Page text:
Eight newborn piglets were randomly assigned to two groups. All of the piglets were fed with a milk replacer using an ``artificial sow''. Three limes daily for six days they received physiological saline (0.9% NaCl) (control group, n=5) or leptin at 10 mug/kg body weight dissolved in physiological saline (experimental group, n=3) administered intragastrically. The piglets were then anaethesized, the entire gastrointestinal tract removed, and fragments of the duodenum and mid-jejunum were harvested and their in vitro motility was measured. Despite lack of differences in body weight, the piglets treated with leptin showed differences in the weight of the stomach and pancreas and length of the ileum in comparison with the controls. Administration of leptin also significantly affected intestinal motility in a manner characteristic of the particular segments (P <0.05; P <0.01; P <0.001, respectively). The spontaneous contractions of the duodenum and its response to acetylcholine and isoproterenol were higher in the group of piglets treated with leptin than in controls, whereas segments of the jejunum behaved in the opposite manner. The experiments will be continued in order to confirm these results on a larger number of animals.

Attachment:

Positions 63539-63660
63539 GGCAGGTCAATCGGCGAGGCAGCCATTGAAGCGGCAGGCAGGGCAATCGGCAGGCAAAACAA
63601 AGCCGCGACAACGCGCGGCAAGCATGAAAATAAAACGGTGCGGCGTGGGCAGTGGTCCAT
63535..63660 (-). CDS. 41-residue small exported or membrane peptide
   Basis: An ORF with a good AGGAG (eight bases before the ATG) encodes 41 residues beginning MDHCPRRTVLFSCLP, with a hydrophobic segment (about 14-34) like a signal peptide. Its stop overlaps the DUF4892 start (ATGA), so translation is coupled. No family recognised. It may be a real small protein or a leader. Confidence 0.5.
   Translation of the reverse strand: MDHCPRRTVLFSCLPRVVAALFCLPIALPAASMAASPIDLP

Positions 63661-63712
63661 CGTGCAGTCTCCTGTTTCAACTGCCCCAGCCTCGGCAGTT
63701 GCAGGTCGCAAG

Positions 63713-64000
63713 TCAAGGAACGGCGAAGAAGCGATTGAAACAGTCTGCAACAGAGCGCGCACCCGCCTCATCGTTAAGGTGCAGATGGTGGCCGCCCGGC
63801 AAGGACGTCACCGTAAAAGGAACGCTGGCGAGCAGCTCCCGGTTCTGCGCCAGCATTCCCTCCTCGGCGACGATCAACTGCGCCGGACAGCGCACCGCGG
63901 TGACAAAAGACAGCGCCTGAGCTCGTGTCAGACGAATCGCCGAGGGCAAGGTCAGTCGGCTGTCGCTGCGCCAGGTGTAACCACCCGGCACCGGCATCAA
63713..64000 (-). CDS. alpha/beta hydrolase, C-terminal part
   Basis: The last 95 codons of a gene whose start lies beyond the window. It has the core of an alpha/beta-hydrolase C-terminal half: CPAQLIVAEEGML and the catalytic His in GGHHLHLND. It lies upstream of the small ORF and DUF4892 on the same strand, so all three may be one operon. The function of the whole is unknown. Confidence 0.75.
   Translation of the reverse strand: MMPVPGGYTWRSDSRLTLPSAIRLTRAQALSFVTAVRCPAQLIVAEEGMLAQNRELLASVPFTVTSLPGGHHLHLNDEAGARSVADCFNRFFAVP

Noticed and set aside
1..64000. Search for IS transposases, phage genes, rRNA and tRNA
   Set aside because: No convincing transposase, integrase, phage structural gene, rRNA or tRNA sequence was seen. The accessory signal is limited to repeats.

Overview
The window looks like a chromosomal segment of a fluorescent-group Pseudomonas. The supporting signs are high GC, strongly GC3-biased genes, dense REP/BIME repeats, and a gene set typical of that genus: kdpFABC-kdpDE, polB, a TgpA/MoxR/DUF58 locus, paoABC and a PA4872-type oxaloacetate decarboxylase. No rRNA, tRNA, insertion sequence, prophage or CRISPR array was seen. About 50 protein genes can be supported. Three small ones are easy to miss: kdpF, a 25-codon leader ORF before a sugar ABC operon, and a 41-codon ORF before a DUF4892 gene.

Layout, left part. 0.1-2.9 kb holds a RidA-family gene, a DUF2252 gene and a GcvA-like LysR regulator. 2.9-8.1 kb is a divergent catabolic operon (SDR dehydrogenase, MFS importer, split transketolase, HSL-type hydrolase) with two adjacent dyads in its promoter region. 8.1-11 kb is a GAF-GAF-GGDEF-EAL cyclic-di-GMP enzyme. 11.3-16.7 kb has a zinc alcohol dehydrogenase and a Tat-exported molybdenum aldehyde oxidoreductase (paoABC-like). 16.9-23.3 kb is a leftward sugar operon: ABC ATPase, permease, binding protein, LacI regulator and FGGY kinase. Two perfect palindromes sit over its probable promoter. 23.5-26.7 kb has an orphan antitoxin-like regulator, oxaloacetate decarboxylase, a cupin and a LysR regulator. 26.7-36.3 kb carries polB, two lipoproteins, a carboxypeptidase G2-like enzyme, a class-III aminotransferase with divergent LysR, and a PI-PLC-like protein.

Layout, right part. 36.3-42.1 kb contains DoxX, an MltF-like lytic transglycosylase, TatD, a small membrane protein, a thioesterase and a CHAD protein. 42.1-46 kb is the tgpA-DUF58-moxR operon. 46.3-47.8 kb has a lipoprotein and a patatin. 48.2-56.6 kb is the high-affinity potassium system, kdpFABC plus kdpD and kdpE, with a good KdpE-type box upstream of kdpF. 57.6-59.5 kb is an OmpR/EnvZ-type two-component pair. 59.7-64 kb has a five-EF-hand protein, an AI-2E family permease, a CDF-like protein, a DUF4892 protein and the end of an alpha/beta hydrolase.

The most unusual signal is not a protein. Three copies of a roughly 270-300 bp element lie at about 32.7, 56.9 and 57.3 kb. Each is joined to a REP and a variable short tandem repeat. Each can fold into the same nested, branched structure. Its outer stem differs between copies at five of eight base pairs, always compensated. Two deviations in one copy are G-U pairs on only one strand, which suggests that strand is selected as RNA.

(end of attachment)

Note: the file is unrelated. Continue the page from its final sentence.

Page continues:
|Journal||Journal of Animal and Feed Sciences|
|Publication status||Published (in print/issue) - 2001|
- contractile activity